Wednesday

7th Dec 2022

EU to boost solar and renewables rollout to cut Russian gas

  • 'If it takes nine to 10 years [to get a permit] for offshore or onshore wind, then we will never get to the levels we need to get in terms of renewable energy,' EU climate chief Frans Timmermans told a press conference (Photo: European Commission)
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Plans to massively increase solar energy and accelerate the rollout of big EU renewable projects, in the wake of Russia's war on Ukraine, were unveiled by the EU Commission on Wednesday (18 May).

Under the REPower initiative, Europe aims to end its reliance on Russian fossil fuels by 2027. For that, the EU has acknowledged the need to reduce energy consumption in the bloc and scale-up renewable energy massively.

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"If we can actually reduce our energy consumption in combination with a speedier introduction of renewables, we will bring down our emissions even quicker than before," EU climate chief Frans Timmermans told a press conference.

The EU executive proposal will increase the target for renewable energies from 40 percent to 45 percent by 2030, and for energy efficiency from nine to 13 percent.

Under a new dedicated solar strategy, the EU aims to double solar capacity in the EU by 2025 and install 600 gigawatts by 2030 by reducing permitting procedures to a maximum of three months, stepping up investments, and making installations of solar panels compulsory for new public buildings as of 2026 and for new residential buildings as of 2029.

On top of the investment foreseen under previous climate legislations, an additional €26bn will be needed for solar energy investment between now and 2027, according to commission estimates.

Nevertheless, a skills gap has emerged in Europe as the solar industry grows exponentially. And EU member states have been invited to develop training programmes, taking into account female participation.

Businesses, for their part, are encouraged to sign more Power Purchase Agreements (PPA) with solar energy projects to meet their electricity demands.

In addition, Brussels will also identify "go-to areas" for renewables projects in which permits will be simpler and faster. This could potentially include agricultural land, the use of the surface of artificial lakes, or transport infrastructure like motorways.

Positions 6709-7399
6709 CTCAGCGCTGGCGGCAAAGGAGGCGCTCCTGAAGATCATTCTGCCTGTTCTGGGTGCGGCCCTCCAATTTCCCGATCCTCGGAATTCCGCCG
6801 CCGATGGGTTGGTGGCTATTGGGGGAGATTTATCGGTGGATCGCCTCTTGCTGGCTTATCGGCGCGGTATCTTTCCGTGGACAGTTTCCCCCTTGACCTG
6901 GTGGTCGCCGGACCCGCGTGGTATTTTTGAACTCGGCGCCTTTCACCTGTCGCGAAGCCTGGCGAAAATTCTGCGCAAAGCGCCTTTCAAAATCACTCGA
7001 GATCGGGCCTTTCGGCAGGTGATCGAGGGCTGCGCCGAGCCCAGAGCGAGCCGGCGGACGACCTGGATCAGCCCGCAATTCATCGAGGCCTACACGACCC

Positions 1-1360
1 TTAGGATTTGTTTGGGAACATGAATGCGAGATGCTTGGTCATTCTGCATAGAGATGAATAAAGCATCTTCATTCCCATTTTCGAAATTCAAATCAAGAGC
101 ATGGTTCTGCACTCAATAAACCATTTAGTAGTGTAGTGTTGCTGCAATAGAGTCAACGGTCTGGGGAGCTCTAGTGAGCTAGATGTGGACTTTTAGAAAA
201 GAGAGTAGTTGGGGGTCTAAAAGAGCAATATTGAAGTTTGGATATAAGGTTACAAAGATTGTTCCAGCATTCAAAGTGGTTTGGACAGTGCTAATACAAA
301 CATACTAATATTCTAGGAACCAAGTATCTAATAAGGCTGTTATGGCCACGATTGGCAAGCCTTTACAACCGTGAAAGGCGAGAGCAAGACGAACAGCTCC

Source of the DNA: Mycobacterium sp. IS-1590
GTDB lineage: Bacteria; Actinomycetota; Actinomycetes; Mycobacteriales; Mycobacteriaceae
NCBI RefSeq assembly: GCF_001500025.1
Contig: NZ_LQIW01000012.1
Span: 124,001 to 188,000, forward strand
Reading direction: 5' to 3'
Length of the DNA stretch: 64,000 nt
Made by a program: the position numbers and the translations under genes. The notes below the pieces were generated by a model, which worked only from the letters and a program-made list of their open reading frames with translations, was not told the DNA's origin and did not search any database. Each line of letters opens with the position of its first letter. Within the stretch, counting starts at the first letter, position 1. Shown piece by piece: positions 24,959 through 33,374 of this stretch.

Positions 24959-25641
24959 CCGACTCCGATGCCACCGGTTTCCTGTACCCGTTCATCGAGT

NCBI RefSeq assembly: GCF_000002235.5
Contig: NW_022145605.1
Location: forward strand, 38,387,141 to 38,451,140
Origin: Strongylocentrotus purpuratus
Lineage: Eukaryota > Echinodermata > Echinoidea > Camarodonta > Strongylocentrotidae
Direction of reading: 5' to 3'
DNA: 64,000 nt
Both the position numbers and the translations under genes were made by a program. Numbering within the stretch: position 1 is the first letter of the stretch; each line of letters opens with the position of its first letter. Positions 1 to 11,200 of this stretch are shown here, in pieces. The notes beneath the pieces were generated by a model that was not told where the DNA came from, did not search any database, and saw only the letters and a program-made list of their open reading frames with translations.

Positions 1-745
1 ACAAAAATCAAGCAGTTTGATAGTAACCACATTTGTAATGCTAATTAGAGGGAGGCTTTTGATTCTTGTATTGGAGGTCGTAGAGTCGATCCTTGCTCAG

"If it takes nine to 10 years [to get a permit] for offshore or onshore wind, then we will never get to the levels we need to get in terms of renewable energy," said Timmermans.

To replace Russian natural gas, the commission also wants to boost biomethane, which has similar properties to natural gas, and increase the production and imports of renewable hydrogen — reaching 10m tonnes of domestic production and 10m tonnes of imports by 2030.

Renewables: 'The only way'

Meanwhile, the commission has called on member states to launch energy-saving campaigns and use reduced VAT rates on energy-efficient heating systems, building insulation and appliances and products.

Reducing motorways speed or other behavioural changes, such as taking a bike rather than a car, turning down the heating, not turning on the air conditioning in the summer until the temperature reaches 25 degrees, could cut gas and oil demand by five percent, the commission said.

Additionally, the EU executive wants to double the deployment of heat pumps, phase out subsidies for fossil fuel-based boilers in buildings as of 2025 and to address major renovation in existing buildings.

"More energy efficiency and renewables are the only way to go to tackle the climate crisis and reduce our dependence on expensive Russian gas… [but] consumers still face practical barriers," said the head of the Brussels-based European Consumer Organisation Monique Goyens.

Goyens said long and bureaucratic permits for solar panels, heat pumps or home renovations discourage consumers from investing in energy-efficient solutions on many occasions.

While the acceleration of renewables rollout was generally welcomed, the continued financing of fossil fuel infrastructure with taxpayers' money was criticised.

"Investments that are urgently needed for energy efficiency and renewables can still flow into new pipelines and terminals," said Dutch Green MEP Bas Eickhout, arguing that this scenario might lock in fossil fuel dependencies for a longer time.

MEPs seek full embargo on Russian energy

MEPs called for an immediate and "full" embargo on Russian oil, coal, nuclear fuel, and gas in response to atrocities in Ukraine. But a coal ban is the only likely move for now.

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